Justice(s) For Sale: How Two Billionaires Beat Ed Sheehy
June 2, 2016 (Mimesis Law) — When Judge Jane Kelley’s name was being floated as a possible nominee for the Supreme Court, critics called her out for the heinous crime of being a defense attorney and defending her client. The attacks were a cheap smear job, suggesting that Kelley argued that a defendant who murdered a five year old girl “wasn’t a threat to the community.” (Spoiler alert: she didn’t). Ultimately, it didn’t come to anything, since President Obama nominated Merrick Garland and the Senate isn’t doing anything about it anyway.
Something similar happened to Ed Sheehy, who ran for the Montana Supreme Court in 2012:
Ed Sheehy was driving home one day in the middle of his 2012 run for a Montana Supreme Court seat when he received a call from a local newspaper reporter. The reporter wanted to read Sheehy the transcript of a blistering new radio ad.
The ad assailed Sheehy’s work as a state public defender in a high-profile death penalty case several years earlier, arguing that it showed the lawyer had “activist values” unsuitable for the state’s highest court.
But the ad spun that case as evidence that Sheehy was some sort of bleeding heart liberal. “It was a slap in the face for victims’ families and justice,” intoned the ad’s female narrator. “Now Ed Sheehy wants to take his activist values to the Montana Supreme Court.”
The ad was funded by a group called the Montana Growth Network. MGN dropped about $650,000 on that race, compared with the roughly $44,000 spent by Ed Sheehy and $35,000 spent by Laurie McKinnon, the eventual winner. At the time, MGN was organized as a 501(c)(4) and didn’t have to disclose its donors. But a couple of weeks ago, Montana’s top political watchdog filed a case against MGN, alleging violations of election finance laws.
As it turns out, the two biggest donors are Charles Schwab (yes, that Charles Schwab) and James Cox Kennedy (chairman of the media conglomerate Cox Enterprises), who both wrote six figure checks to MGN.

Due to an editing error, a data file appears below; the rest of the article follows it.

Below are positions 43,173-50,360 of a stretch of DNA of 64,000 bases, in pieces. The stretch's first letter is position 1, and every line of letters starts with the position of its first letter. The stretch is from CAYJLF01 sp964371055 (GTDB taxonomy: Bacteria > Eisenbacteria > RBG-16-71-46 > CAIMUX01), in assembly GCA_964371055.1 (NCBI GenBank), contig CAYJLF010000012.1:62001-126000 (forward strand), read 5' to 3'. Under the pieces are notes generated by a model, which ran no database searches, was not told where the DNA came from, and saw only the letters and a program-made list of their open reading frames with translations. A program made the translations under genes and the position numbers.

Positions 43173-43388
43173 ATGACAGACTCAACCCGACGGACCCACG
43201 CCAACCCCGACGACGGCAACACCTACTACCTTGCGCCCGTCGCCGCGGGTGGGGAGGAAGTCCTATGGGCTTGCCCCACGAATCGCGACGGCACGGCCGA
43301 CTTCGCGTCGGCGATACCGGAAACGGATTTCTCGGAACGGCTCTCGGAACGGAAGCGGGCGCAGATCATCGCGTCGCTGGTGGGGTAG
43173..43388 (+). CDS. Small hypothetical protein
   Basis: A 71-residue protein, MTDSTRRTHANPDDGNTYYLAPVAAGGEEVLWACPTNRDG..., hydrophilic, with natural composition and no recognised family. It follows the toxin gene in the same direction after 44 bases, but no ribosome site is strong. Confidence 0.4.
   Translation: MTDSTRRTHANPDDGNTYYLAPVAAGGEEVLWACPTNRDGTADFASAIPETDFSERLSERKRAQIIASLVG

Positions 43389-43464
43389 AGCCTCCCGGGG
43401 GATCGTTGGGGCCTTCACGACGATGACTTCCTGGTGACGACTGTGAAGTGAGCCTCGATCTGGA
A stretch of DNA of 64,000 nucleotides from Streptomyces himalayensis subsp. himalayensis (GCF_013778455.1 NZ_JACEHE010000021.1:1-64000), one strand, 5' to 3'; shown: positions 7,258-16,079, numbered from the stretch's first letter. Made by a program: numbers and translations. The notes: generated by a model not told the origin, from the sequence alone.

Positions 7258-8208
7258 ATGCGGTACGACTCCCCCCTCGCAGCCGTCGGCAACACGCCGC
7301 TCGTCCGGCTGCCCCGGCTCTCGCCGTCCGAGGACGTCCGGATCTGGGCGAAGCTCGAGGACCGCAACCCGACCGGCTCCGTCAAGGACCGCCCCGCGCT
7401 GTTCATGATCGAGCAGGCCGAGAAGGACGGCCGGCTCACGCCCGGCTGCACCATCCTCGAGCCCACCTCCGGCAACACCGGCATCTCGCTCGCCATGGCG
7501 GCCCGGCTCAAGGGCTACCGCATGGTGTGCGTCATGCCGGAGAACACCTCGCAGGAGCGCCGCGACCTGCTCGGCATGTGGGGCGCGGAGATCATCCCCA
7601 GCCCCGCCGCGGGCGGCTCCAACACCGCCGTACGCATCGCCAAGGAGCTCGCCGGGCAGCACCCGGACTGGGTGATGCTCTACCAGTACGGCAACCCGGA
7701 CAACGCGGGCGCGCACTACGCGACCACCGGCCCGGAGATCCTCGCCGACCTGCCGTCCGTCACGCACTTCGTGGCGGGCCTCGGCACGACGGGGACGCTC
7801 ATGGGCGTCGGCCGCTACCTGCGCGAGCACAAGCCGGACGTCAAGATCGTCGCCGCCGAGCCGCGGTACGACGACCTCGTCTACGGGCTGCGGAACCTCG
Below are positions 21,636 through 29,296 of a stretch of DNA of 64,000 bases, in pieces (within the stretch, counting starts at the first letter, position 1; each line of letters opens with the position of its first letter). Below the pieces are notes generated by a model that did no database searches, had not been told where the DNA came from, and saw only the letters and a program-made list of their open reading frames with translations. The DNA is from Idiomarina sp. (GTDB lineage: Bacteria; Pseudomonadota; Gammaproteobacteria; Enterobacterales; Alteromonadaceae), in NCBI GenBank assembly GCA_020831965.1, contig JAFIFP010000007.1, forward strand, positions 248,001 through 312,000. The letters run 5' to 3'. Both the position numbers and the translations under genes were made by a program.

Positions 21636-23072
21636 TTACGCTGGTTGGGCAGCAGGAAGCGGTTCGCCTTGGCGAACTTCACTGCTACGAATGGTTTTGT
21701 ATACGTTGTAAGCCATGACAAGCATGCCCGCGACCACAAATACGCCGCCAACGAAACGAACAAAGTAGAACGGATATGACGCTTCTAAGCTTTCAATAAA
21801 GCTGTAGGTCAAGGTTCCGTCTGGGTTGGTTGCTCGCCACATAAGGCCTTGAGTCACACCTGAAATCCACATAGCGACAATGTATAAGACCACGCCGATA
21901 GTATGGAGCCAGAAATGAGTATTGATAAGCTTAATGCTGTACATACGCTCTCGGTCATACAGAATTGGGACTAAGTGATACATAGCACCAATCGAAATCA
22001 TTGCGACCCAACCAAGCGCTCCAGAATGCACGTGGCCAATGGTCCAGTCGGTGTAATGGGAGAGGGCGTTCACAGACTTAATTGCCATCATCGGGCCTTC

So far, nothing unusual here. After all, just as the law in its majesty prohibits the rich and poor alike from sleeping under bridges and stealing bread, it allows billionaires and plebeians alike to spend as much money as they want on whichever election they choose. Except, it turns out that maybe Chuck and Jim had more on their mind than saving Montana from the likes of judicial activist Ed Sheehy:
The probe also revealed that the two billionaires had a direct stake in a case moving through Montana’s courts at the time of the 2012 election. While neither are residents of Montana, they both own large estates there. The two properties include streams and rivers to which the owners would like to restrict access. But Montana has some of the most liberal laws for recreational waterway use in the country: The state’s 1972 constitution allows broad public access to those waterways.
Schwab and Kennedy don’t like that law — at least as it applies to their land. They’ve spent more than a decade challenging it in court, sometimes with the support of other wealthy out-of-state landowners. By 2012, they had already lost at least three cases before the Montana Supreme Court.
You can’t blame Schwab and Cox. If I had a riverside estate and a few billion dollars sitting around, dropping a few hundred G’s to keep the peasants off my lawn bank might be a worthwhile investment. But this isn’t a post about Citizens United. It’s a post about how Citizens United should be irrelevant.
Electing judges is almost as bad an idea as electing public defenders, but it’s not exactly an uncommon practice. If we’re going vote for judges (or congressmen, or Presidents, or dogcatcher for that matter) it’s not up to Schwab, or Cox, Congress or even the Supreme Court to make sure we vote intelligently. That’s on us.
Think about the anti-Sheehy ad. The Montana Growth Network had so little respect for the intelligence of the electorate that they ran an ad attacking a defense attorney for trying to prevent the death of his client. And Sheehy was a public defender at that, so it’s not like he even had a choice. How many people were so ignorant of the basics of the legal system that they heard that ad and decided not to vote for him? There’s no way to tell. But every single one of them is a moron. For them, campaign finance regulations don’t matter. It’s like Ron White says: you can’t fix stupid.
We like to talk about “buying elections.” That’s inaccurate. Elections can’t be bought. Even the voters can’t be bought. They can only be persuaded. True enough, it costs money to run an election, but where does that money go? Mailers, radio ads, TV commercials, and the like. But guess what? The ads aren’t voting. Neither is the cash. We are.